We love it when he does that.

Discussion (58)¬

  1. Guy Roukaerts says:

    Having grown up in a catholic family, school etc., I always doubted the teachings, and became agnostic once out of parents’ home. This was a question I always asked myself then. Firmly atheist now.

  2. Laripu says:

    Pope Francis has indicated that if a Martian wanted to be baptized, he’d do it.


    I suppose the Church is still atoning for the treatment of Galileo. On the other hand, if extraterrestrials were intelligent enough to get here, I imagine they’d be intelligent enough to find religion funny. Maybe they’d read this strip. Maybe they already have. 😉

  3. M27Holts says:

    I dug out an old VHS t’ther day. It was made in1988 about the seer called nostradamus. The interesting part of the programme was when the “nostradamus” experts were asked to predict the future using the quatrains that they hadn’t retrospectively fitted to past events…the results were hilarious as none of them actually predicted the trade centre destruction, nor lady diana death or the covid outbreak….all of which have been retrofitted to quatrains AFTER the event….who would have predicted that?

  4. hotrats says:

    The Quran contains all the knowledge in the universe, if you squint hard enough.

  5. Jesus F Iscariot says:

    Cowpersons Roy Rogers and Dale Evans used to sing:

    Jesus loves me
    Yes I know
    For the Bible
    Tells me so.

    Verse about circular reasoning not included.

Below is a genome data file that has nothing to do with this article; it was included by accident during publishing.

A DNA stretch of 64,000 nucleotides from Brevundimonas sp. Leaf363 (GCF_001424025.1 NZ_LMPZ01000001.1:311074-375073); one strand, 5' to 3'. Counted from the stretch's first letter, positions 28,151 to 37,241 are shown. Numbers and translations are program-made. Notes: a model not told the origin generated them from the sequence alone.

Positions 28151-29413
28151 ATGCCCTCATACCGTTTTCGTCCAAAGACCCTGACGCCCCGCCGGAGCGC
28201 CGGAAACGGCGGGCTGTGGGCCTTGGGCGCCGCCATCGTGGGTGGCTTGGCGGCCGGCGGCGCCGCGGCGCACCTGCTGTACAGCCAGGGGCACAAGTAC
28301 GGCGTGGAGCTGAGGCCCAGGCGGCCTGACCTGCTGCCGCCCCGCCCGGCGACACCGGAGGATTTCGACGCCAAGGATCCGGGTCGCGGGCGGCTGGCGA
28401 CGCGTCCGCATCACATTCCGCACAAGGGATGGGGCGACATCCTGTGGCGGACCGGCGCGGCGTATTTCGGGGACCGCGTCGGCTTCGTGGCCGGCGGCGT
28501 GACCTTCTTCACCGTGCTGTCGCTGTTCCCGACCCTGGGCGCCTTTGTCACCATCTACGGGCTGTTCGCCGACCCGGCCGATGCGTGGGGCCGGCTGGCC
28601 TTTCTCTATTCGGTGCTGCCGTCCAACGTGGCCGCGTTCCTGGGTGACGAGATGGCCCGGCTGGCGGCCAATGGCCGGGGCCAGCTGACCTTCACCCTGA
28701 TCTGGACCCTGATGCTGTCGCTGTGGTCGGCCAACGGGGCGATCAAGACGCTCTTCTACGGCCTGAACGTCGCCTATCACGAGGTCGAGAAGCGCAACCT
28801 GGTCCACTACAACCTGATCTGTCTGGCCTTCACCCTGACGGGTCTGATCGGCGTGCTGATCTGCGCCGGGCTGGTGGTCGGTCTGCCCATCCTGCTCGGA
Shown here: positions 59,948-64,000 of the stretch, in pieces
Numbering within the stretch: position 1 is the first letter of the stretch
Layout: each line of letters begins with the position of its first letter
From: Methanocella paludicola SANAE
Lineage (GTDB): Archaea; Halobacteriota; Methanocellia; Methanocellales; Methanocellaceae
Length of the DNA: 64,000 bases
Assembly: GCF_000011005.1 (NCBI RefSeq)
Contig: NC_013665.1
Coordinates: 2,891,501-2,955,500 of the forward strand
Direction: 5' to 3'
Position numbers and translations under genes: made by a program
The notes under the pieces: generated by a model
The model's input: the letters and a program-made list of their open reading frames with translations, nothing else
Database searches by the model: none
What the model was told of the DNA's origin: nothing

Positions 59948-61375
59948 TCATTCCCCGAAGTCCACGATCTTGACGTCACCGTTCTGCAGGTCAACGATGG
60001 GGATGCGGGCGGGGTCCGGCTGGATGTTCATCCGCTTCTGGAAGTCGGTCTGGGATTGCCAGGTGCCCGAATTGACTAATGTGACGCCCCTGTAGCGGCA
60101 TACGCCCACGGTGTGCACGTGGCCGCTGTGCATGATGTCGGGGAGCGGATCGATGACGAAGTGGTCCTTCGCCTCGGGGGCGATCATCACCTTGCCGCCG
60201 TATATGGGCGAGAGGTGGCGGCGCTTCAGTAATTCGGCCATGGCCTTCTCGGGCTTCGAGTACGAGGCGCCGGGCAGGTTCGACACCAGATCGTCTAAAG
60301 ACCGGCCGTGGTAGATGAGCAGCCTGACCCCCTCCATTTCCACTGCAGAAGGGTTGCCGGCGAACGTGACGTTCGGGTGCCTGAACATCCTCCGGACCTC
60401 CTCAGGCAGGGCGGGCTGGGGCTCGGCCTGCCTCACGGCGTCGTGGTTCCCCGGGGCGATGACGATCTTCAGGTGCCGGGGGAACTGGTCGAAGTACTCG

6. M27Holts says:

    You can have cowboy, cowgirl and reverse cowgirl…trust me…

  7. Donn says:

    If the imams needed a verse or two, to keep the train running, that would be a lot more stringent requirement than we’ve held the Christian theocracy to. Their particular document the new testament doesn’t so much get tangled up in who’s who and what’s where. I can’t imagine them having a bit of trouble finding a use for extraterrestrials.

  8. Acolyte of Sagan says:

    What Jesus has failed to take into account is that any genuinely intelligent creature would not fall for his salvation nonsense. It takes a truly dumb animal to be so easily fooled.

  9. Donn says:

    One potential problem – the extraterrestrial isn’t necessarily mortal. That’s how sentient life works here, but I can’t think of any reason it needs to be that way, in principle. That could raise some serious theological questions.

  10. Jveeds says:

    Who’s to say the Jesus death and resurrection was for Earth only? If there actually was such an event (and such a person/god) the resurrection could have been for the entire cosmos. After all, why keep re-staging it every time some life form decides to go awry on Mars…or Mongo or Krypton?

  11. M27Holts says:

    When the factory ships arrive I’m definately going to quote from “Dog Soldiers” as the bug eyed aliens prepare us for termination…”I hope I give you the shits…”

  12. Donn says:

    I saw an interesting presentation in the local university’s “observatory” dome, zooming out from Earth, solar system, galaxy … and quite a ways farther, to the point where I started having some problems with suspension of disbelief. That seems like the already existing fundamental challenge to earthly religions – the larger perspective, wherein our world is so absurdly insignificant.

  13. Son of Glenner says:

    Laripu: If the First Parents of an alien race had obeyed the rules set out by their god, instead of rebelling, like our Adam and Eve, then the aliens would not require Jesus for salvation, nor baptism by Pope Francis.